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At Dosanko, Japanese comfort food finds an elegant home in Vancouver

While you can get many expected Japanese dishes here, it’s the food that tap into the heart of Japanese home cooking that make Dosanko a special place.
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In the culinary world, it’s all about balance, whether it’s a matter of texture, colour, or flavour. Then there is the partnership between the front of the house and the back of the house, which have to work in perfect harmony for either space to thrive; nothing is mutually exclusive.

And then there are the restaurants that are run by the brave couples who are partners in life and in business, who try to grow a dream at work and sustain a family at home.

 Photo: Lindsay William-Ross/Vancouver Is AwesomePhoto: Lindsay William-Ross/Vancouver Is Awesome

One of the latest duos to step up onto the restaurant industry tightrope in Vancouver is Akiyo Tani and Nathan Lowey. They have recently opened up Dosanko, which brings the world of Japanese homestyle cooking to the professional kitchen, and creates a unique space in the city where you can experience these hard-to-find eats in a space that manages to be family-friendly without being inelegant.

The couple met in Edmonton, but packed up and headed west to pursue opportunities in the food industry. Lowey worked for Vancouver’s legendary Robert Belcham at Refuel and Campagnolo, and while Tani has significant kitchen cred from her time in Alberta, she honed her front-of-house skills as a key player on the Campagnolo and Tojo’s teams.

In a marvelous almost full-circle turn of events, Lowey and Tani have set up Dosanko in Vancouver’s Japantown, in the space that was once the short-lived Belcham venture Fat Dragon, but was more recently a cafe.

 Photo: Aki's Salad (Lindsay William-Ross/Vancouver Is Awesome)Photo: Lindsay William-Ross/Vancouver Is Awesome

The couple turned the space over expediently--one fortunate stroke was that the kitchen was top of the line and well-designed thanks to Belcham’s era--but made sure to include a small and unobtrusive seating area with a few toys where kids can go to be kids.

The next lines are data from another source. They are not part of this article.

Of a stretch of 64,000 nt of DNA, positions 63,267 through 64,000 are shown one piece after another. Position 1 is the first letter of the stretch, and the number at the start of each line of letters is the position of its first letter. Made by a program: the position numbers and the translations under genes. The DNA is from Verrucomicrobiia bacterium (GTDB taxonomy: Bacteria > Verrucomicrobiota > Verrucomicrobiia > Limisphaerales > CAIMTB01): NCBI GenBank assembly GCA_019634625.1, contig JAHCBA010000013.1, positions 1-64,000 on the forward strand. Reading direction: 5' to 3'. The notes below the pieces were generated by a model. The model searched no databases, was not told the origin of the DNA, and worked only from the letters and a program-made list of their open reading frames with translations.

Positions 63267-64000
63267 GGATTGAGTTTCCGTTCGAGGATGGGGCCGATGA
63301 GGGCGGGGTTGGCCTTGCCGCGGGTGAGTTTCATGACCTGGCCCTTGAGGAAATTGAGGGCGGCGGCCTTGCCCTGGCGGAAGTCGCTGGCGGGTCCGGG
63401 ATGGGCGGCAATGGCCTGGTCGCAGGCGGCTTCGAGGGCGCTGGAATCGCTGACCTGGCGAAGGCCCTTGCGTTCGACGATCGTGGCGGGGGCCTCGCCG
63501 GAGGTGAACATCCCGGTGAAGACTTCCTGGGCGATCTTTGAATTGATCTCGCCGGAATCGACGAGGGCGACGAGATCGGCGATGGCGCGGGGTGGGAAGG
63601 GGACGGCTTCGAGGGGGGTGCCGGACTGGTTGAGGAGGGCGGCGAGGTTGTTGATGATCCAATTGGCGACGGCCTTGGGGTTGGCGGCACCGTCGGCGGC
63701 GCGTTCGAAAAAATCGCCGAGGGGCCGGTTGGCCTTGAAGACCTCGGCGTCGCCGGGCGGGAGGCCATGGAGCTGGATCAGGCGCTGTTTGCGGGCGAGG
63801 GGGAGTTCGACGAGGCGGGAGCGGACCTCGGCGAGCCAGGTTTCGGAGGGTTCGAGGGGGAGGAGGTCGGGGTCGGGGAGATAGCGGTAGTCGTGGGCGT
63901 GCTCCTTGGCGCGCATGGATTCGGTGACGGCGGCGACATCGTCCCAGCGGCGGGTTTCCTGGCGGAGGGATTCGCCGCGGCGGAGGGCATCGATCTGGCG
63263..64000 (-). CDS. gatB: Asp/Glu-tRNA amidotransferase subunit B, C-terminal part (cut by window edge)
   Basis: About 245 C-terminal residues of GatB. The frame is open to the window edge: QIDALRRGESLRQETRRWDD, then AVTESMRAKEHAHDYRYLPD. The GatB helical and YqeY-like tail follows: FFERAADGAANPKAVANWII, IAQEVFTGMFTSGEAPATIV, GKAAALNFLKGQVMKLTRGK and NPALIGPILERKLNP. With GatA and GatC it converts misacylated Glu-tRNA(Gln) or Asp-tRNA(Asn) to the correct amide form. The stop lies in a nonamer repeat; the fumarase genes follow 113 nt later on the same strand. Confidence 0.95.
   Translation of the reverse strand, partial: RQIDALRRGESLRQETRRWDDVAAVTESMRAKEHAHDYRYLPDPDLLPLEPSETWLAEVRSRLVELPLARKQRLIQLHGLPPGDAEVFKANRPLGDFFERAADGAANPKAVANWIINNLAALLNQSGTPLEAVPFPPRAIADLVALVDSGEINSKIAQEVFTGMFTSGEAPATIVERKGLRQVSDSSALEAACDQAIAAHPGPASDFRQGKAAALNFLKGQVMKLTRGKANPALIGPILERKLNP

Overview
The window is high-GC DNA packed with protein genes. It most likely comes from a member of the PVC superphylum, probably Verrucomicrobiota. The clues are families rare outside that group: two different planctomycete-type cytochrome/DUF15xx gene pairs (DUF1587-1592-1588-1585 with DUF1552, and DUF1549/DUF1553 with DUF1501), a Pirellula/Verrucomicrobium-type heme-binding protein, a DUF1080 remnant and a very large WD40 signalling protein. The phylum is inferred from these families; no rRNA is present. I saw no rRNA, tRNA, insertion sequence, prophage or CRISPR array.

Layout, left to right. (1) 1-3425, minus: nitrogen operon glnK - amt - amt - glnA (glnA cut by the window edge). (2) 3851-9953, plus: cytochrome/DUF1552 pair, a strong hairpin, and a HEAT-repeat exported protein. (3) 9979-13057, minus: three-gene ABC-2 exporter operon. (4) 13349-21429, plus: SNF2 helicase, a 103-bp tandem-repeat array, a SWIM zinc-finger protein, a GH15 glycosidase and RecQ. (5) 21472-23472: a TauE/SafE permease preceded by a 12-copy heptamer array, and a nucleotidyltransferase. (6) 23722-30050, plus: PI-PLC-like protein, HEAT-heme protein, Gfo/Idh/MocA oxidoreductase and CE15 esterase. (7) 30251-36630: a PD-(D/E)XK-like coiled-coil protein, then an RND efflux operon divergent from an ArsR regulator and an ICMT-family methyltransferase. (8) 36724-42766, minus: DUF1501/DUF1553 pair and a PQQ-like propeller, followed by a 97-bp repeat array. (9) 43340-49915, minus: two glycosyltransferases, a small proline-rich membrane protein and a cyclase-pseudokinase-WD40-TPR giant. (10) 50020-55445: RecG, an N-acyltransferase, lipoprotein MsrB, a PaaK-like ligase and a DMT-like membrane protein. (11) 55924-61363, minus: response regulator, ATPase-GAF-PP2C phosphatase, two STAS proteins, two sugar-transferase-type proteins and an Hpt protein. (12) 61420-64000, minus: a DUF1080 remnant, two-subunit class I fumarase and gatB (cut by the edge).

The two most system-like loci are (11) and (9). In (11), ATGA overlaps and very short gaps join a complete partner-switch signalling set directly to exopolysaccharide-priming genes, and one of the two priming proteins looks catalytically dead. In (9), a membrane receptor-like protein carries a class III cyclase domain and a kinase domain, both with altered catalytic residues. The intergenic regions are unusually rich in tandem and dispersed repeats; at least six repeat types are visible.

Among those kids are the two young Lowey children, who are learning from their parental role models the fine art of balancing work and family, and who are enthusiastic taste-testers of their parents’ food--including an egg salad sandwich on thickly sliced housemade milk bread you’ll find on the lunch menu.

When it comes to the food, balance is again the operative. Tani brings to the table her affinity for healthier, nutritionally-balanced fare that reflects her heritage and passion for health; to her credit the Dosanko menu includes things like the amazake, a traditional hot fermented rice beverage, and her eponymous salad, which includes a mixture of seasonal veggies, greens, and grains.

 Photo: Udon and Tonkatsu (Lindsay William-Ross/Vancouver Is Awesome)Photo: Lindsay William-Ross/Vancouver Is Awesome

Lowey, on the other hand, is the one who is occasionally butchering to order in the back, marrying his longtime experience in fabricating meats and refined cooking, and creating robust dishes like juicy heritage pork that’s panko-breaded and fried (tonkotsu), beef tongue stew, or Hamburg (a Japanese-style meat patty that’s blanketed in a rich “demi” sauce).

While you can indeed get an array of the expected Japanese dishes here, like their soulful take on udon, their playful onigiri (rice balls), or rice bowls (don), it’s the dishes that tap into the heart of Japanese home cooking that make Dosanko such a special place.

 Photo: Omu Rice, before it's opened (Lindsay William-Ross/Vancouver Is Awesome)Photo: Lindsay William-Ross/Vancouver Is Awesome

The showstopper is their Omu Rice, a dish that immediately harkens comfort for those familiar with the egg dish. Dosanko’s version is a buttery yellow and quivering bundle nestled atop rice that is sliced tip to toe to reveal a creamy, eggy interior that gently collapses itself and then welcomes generous spoonfuls of sauce, like their housemade tomato or curry.

It seems silly to reduce something this tasty to a pop culture tagline, but this dish is for sure prime Boomerang fodder, and an immensely satisfying eat to boot. The hefty portion even tastes great warmed up as a leftover, as an aside.

 Photo: Lindsay William-Ross/Vancouver Is AwesomePhoto: Lindsay William-Ross/Vancouver Is Awesome

Their drinks program means you can enjoy anything from hot tea to wine, Japanese whiskey, sake, or beer with your food, and a selection of desserts--if you manage to save room--can round out your meal with a sweet note. Among their offerings is an on-trend Green Tea Mille Crepe, which is lightly sweet.

With what seems like a sushi spot on every corner, Vancouver is ready to further diversify its Japanese food scene, and Dosanko provides diners with a welcome balance. It’s cozy and laid-back, but still feels fresh and contemporary. Lowey’s talents meld nicely with the foods of Tani’s Japan, and Dosanko’s commitment to top-quality ingredients and techniques mean these more homey foods are truly elevated.

 Photo: Fried Onigiri with cheese (Lindsay William-Ross/Vancouver Is Awesome)Photo: Lindsay William-Ross/Vancouver Is Awesome

 Photo: Green tea mille crepe (Lindsay William-Ross/Vancouver Is Awesome)Photo: Lindsay William-Ross/Vancouver Is Awesome

Dosanko

Address: 566 Powell Street, Vancouver